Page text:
is worth it.
"We wanted to be the first family in our home," she
memories we make here are our own."
Flat land, lower construction costs and good schools are drawing people
out of Kanawha County and into Putnam, according to area developers and
real estate agents. That trend may not last forever, they say, because
eventually developable land will become scarce in Teays Valley
Developer John Leslie remembers moving to Putnam from Webster County
with his family in 1944. A traveler along Teays Valley Road back then
would see only four houses on a drive from the Kanawha River to Hurricane.
Leslie was one of the first subdivision builders in Putnam County, but
had a hard time convincing families who worked in Charleston to move to
Putnam County in the 1950s and 60s.
"Land was cheap, which gave us an edge, but we had a terrible time
St. Albans to move here before they built a bridge over the Kanawha
St. Albans was the suburb of choice in the 1950s, Leslie said, for the
a better house at a better price.
Today, many Kanawha County homebuilders have to build on the sides of
hills because of the scarcity of flat, undeveloped land. That's more
expensive, he said, and forces developers to focus on higher-priced
housing to recoup their investment.
Teays Valley had sewer problems in the 1970s, when the state issued a
moratorium on building because of health concerns. When South Putnam
Public Service District expanded modern water and sewer lines in the 1980s
and '90s, the explosion was inevitable, Leslie
"Kanawha County's hands were tied. There was nothing they could do," he
Housing costs are a main force behind why people leave Kanawha County
for Putnam County, said Ava Crum, a real estate agent and former Winfield
teacher. "Most of the time, people who are moving from Kanawha County to
here are moving into a more upscale home, or they are getting more home
for their money."
The IRS migration data supports what Crum says: People leaving Kanawha
County for Putnam County have higher incomes than people going the other
direction. The average income of people leaving Kanawha County for Putnam
County between 1994 and 1999 was $26,448, more than $5,000 higher than
people going in the other direction. Those taxpayers took about $57
million in taxable income, spending power and taxes with them.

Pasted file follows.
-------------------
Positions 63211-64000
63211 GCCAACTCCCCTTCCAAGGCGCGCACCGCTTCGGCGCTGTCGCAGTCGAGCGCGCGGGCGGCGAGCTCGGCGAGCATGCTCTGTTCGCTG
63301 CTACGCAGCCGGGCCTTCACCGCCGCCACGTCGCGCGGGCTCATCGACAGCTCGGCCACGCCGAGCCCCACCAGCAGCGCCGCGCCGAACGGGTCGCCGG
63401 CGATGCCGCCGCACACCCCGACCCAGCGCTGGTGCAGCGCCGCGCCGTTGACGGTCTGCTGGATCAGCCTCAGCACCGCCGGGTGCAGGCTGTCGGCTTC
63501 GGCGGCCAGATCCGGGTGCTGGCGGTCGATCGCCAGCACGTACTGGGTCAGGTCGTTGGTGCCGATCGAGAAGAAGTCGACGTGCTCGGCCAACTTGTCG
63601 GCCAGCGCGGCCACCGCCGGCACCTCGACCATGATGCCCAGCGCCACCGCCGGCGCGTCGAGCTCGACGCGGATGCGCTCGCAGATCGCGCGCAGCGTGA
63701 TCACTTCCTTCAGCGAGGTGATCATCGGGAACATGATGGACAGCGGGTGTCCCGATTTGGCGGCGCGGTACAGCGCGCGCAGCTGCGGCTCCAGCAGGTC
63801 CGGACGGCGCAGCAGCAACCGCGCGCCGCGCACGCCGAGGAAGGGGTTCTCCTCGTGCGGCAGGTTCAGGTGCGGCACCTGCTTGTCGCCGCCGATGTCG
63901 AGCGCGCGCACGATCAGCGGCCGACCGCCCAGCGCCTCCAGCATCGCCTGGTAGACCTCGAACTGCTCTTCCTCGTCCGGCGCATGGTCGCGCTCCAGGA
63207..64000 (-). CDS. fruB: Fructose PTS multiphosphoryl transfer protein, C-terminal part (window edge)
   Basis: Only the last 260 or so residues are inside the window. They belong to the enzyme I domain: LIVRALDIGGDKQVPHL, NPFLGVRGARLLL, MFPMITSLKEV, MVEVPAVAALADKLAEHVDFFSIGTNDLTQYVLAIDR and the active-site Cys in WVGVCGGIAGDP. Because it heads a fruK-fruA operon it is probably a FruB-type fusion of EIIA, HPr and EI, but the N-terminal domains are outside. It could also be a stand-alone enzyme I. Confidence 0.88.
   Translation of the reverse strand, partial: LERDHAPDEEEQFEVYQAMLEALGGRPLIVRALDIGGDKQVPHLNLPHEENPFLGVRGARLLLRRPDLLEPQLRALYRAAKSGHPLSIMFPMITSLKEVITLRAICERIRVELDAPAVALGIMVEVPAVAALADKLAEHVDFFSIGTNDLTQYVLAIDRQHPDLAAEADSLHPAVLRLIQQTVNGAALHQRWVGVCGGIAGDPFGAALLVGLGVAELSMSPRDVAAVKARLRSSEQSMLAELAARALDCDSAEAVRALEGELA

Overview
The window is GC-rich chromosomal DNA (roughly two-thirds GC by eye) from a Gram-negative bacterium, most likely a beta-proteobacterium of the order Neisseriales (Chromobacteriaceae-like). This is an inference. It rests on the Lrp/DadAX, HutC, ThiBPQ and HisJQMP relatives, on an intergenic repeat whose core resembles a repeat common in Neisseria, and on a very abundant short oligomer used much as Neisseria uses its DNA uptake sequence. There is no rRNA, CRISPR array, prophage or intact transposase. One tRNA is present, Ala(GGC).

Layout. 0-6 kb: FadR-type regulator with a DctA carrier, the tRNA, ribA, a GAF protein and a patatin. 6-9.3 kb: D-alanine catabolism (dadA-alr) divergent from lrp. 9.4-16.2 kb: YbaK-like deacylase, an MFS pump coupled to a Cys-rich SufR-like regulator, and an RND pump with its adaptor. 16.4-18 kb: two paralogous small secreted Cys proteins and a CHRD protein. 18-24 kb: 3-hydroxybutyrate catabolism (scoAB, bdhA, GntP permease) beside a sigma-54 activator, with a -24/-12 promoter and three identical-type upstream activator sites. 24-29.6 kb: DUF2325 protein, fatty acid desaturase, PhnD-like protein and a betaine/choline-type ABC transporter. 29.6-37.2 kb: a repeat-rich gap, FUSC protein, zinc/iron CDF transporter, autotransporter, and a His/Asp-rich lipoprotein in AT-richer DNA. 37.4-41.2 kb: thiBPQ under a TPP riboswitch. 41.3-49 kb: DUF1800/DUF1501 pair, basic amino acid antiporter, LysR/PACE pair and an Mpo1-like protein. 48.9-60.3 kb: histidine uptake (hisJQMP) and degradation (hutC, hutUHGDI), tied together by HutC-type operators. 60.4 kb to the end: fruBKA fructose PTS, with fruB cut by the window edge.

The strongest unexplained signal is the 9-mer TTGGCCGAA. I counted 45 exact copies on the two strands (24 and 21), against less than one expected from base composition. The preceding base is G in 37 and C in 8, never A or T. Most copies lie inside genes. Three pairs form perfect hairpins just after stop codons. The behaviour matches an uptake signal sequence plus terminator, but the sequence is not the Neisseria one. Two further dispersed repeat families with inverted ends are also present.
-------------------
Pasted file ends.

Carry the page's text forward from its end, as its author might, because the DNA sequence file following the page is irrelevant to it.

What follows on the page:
Putnam County's growth appears to be slowing down in recent
years. With less land to develop in Teays Valley, builders are raising the
costs of the houses they build, Leslie
First-time homebuyers are
having more trouble than ever finding an affordable house in the area
while Putnam's price advantage against Kanawha County is slowly
Some of Putnam's population gain has come at the expense of its
larger neighbor to the east. Between 1960 and 1999, Putnam County has
doubled in population, from 24,000 to an estimated 52,000 people.
Kanawha County has lost more than 50,000 people in that same time period.
In one sense, the same number of people are merely spreading themselves
out, a process some planners call urban sprawl. West Virginia ranks first
in growth of sprawl in the nation, according to a recent study by
the American Planning Association.
The Charleston region is like other industrial metropolitan areas that
continue to expand physically, even if the area's population stayed
the same. A study by the Ohio Housing Research Network predicts more
"sprawl without growth" in Cleveland and its suburbs in the next
decade. By 2010, the number of total acres devoted to new businesses and
homes in outlying counties is expected to increase by 30 percent, even
though the area's total population is expected to decrease by three
The people who stay in Kanawha County will have to pay more for the
Mayor Jay Goldman. With fewer people remaining, services will have to be
cut or people will have to pay more to maintain current water, sewer,
fire, police and garbage service.
At the same time, Putnam County leaders struggle to provide services to
their burgeoning population. For example, the library system in the
county has some of the lowest funding per resident in the state, in part
because of ever-increasing usage. Teachers push carts from room to room at
Hurricane High School because of lack of classroom space.
Some leaders have advocated sharing of services between cities and
counties. The city of Nitro recently merged its 911 service with Kanawha
County. Putnam and Kanawha officials have joined in an effort to expand
bus service into Teays Valley.
Other efforts to share services have been less successful. Goldman's
push to form a city of 100,000 has been rebuffed by most other Kanawha
County mayors. Putnam County commissioners have rejected efforts to merge
their much-criticized ambulance service with Kanawha County.
Some political leaders may have reservations about working across town
and county lines, but people who move from Kanawha County to Putnam County
Suzanne Reid describe the town they left behind - Dunbar - they do so with
a lot of love and respect.
Reid says she doesn't want to sound critical of Dunbar. It will always
be home for her. She misses being able to drive down the street and
recognize every face. But her neighbors in Teays Valley are friendly, too.
The Gandees still go to church in St. Albans and to events in
Charleston. They still have fond memories and friends in Dunbar, but
they've made a new life for themselves in Teays Valley.
"We still consider Dunbar home in our heart," Judy said, "although
we're very comfortable here."
Look for Part 3 of "Valley on the Move," which will examine the slowing
of growth in Putnam, in Tuesday's Gazette.
To contact staff writer Scott Finn, use e-mail or call 357-4323.